Tuesday, July 31, 2012
"Beechwood" cottage was built for millionaire Daniel Parrish by Calvert Vaux in 1851 and was used as a summer retreat by Parrish and his family. In 1881, millionaire William B. Astor Jr., of the prominent Astor family, bought the cottage for $100,000 and gave it to his wife, Caroline Schermerhorn Astor, also known as "The Mrs. Astor", who was considered the queen of New York City society. Mrs. Astor called in architect Richard Morris Hunt to perform a $2 million renovation, which included the addition of a ballroom and a servant's wing. Mrs. Astor continued to reign there until her death in 1908. "Beechwood" passed to her son John, who was the richest man on the Titanic and perished when it sank. In 2010 it was purchased by billionaire Lawrence Ellison, who plans on turning it into a museum and saving another one of Newport's historic cottages.
Friday, July 20, 2012
"Castlewood" was built for the fabulously wealthy widow of Emile Bruguiere, Josephine Sather Bruguiere, as a Newport residence for her and her young son, Louis. Besides living at "Castlewood", Josephine and Louis divided their time between a large suite of rooms at Sherry's Hotel and an apartment in Paris. Tragically while returning to the United States, the ship that the Bruguieres were on, The Arabic, was torpedoed and sank. Josephine died in the sinking, but Louis survived. "Castlewood" was left to Louis, but it had been taken the year before by the bank. The house then went through a series of owners and for many years it was the Mercy Home orphanage. It was finally demolished and the land subdivided for development.
Wednesday, July 18, 2012
Above is a photograph of the great hall in the Goelet's Newport residence "Ochre Court", designed by Richard Morris Hunt. "Ochre Court" is now maintained by the Salve Regina University. Photo courtesy of the Library of Congress.
"Ochre Court" is the second largest home in Newport, second only to the Vanderbilt cottage "The Breakers". It was built by famed architect Richard Morris Hunt for millionaire Ogden Goelet and his family, at a cost of $4.5 million. The main house includes a great hall, drawing room, library, dining room, billiard room, ballroom, over 26 bedrooms and over 16 servant's rooms. On Ogden's death it passed to his son Robert, who in 1947 donated it to the Salve Regina University, who continue to maintain it brilliantly. I will soon be posting on my other blog, The Gilded Age Era, more on this house including interior photos and floor plans.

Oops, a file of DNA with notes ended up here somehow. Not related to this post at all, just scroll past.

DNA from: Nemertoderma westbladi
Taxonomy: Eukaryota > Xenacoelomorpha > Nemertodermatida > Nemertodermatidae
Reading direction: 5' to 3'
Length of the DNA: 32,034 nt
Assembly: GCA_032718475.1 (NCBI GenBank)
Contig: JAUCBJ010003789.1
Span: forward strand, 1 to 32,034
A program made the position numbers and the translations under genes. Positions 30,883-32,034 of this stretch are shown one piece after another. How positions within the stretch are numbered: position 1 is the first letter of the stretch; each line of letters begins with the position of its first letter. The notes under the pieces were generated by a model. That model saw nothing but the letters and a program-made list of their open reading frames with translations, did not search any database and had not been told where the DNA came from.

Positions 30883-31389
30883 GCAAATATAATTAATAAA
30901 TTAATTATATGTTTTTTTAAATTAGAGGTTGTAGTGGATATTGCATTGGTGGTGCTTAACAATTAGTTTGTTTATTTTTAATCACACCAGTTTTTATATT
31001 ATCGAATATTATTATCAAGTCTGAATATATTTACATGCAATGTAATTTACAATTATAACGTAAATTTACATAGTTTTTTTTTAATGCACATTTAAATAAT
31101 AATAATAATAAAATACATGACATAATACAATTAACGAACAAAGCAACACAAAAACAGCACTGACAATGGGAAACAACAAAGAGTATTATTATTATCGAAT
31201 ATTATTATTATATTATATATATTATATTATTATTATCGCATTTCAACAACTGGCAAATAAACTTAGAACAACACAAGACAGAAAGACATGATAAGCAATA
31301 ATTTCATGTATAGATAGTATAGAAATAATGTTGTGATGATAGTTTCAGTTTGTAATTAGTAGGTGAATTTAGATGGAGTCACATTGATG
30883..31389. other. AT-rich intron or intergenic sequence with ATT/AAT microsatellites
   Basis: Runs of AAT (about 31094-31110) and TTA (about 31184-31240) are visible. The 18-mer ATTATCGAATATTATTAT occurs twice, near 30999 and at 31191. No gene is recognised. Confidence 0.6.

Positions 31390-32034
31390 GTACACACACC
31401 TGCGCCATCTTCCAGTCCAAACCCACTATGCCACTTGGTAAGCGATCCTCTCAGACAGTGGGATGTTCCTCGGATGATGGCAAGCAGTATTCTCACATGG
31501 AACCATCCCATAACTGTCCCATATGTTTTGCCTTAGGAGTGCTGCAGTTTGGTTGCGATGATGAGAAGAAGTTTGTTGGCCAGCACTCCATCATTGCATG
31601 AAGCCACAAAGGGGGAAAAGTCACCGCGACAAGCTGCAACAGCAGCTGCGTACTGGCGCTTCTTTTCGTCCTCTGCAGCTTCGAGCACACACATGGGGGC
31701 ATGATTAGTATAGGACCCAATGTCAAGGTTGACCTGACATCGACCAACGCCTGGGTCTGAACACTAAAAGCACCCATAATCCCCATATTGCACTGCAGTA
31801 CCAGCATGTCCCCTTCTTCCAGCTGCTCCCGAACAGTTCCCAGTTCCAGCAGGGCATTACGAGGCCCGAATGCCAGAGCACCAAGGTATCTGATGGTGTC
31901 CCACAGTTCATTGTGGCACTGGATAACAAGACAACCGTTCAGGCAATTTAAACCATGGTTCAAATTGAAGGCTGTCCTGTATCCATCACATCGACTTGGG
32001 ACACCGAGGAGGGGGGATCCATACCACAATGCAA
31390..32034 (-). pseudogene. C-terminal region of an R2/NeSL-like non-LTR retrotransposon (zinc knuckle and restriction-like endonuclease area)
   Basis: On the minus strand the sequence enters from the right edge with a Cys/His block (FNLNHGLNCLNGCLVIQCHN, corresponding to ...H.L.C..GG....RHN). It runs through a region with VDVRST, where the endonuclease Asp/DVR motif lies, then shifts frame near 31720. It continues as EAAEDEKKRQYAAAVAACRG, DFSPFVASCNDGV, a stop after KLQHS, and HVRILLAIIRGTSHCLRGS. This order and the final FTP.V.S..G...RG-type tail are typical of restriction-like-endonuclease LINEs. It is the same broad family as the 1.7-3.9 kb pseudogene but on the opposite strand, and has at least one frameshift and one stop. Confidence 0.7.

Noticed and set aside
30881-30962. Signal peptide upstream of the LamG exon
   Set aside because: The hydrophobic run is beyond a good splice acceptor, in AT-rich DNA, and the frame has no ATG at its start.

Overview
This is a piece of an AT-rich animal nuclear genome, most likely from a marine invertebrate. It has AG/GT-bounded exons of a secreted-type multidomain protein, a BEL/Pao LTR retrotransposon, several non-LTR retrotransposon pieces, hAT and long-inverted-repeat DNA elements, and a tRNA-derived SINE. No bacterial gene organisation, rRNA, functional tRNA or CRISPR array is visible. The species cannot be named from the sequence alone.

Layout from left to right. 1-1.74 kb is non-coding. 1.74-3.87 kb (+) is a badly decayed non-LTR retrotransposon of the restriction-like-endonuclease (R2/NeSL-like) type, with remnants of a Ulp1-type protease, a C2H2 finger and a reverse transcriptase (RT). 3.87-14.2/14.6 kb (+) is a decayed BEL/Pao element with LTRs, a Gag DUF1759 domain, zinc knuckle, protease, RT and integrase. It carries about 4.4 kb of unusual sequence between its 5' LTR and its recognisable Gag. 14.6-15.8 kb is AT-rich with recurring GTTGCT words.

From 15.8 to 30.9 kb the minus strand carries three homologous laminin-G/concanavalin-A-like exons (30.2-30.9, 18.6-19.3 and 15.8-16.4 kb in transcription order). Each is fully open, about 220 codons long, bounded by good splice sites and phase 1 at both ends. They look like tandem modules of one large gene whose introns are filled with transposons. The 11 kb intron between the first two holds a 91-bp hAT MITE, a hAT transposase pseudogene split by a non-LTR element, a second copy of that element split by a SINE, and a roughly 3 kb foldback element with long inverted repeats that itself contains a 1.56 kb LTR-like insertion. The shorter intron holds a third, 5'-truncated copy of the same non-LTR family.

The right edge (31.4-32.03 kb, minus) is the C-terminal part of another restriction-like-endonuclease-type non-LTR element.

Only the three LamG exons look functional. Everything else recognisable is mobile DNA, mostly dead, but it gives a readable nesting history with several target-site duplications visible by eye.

"The Rocks" was a large cottage on one of the best lots in Newport, on a large hill overlooking the famed Spouting Rock. It was built by John Hubbard Sturgis for Edward Boit and his wife Maria. It was later bought by millionaire Henry Clews, who retired there with his wife Lucy. Lucy loved spending money on fancy clothes from Paris and lavish jewels from Tiffany & Co. and it was often said that Henry's knack for making money nearly kept pace with her determination to spend it. On Henry's death the house passed to Lucy. Lucy continued to use "The Rocks" as her summer residence and shared it with her son Henry Jr. and his family, along with her daughter Elsie and her family. Later on, after Lucy's death, the home burned down and the land was bought by the Cushing family who merged it with their adjoining property and cottage "The Ledges".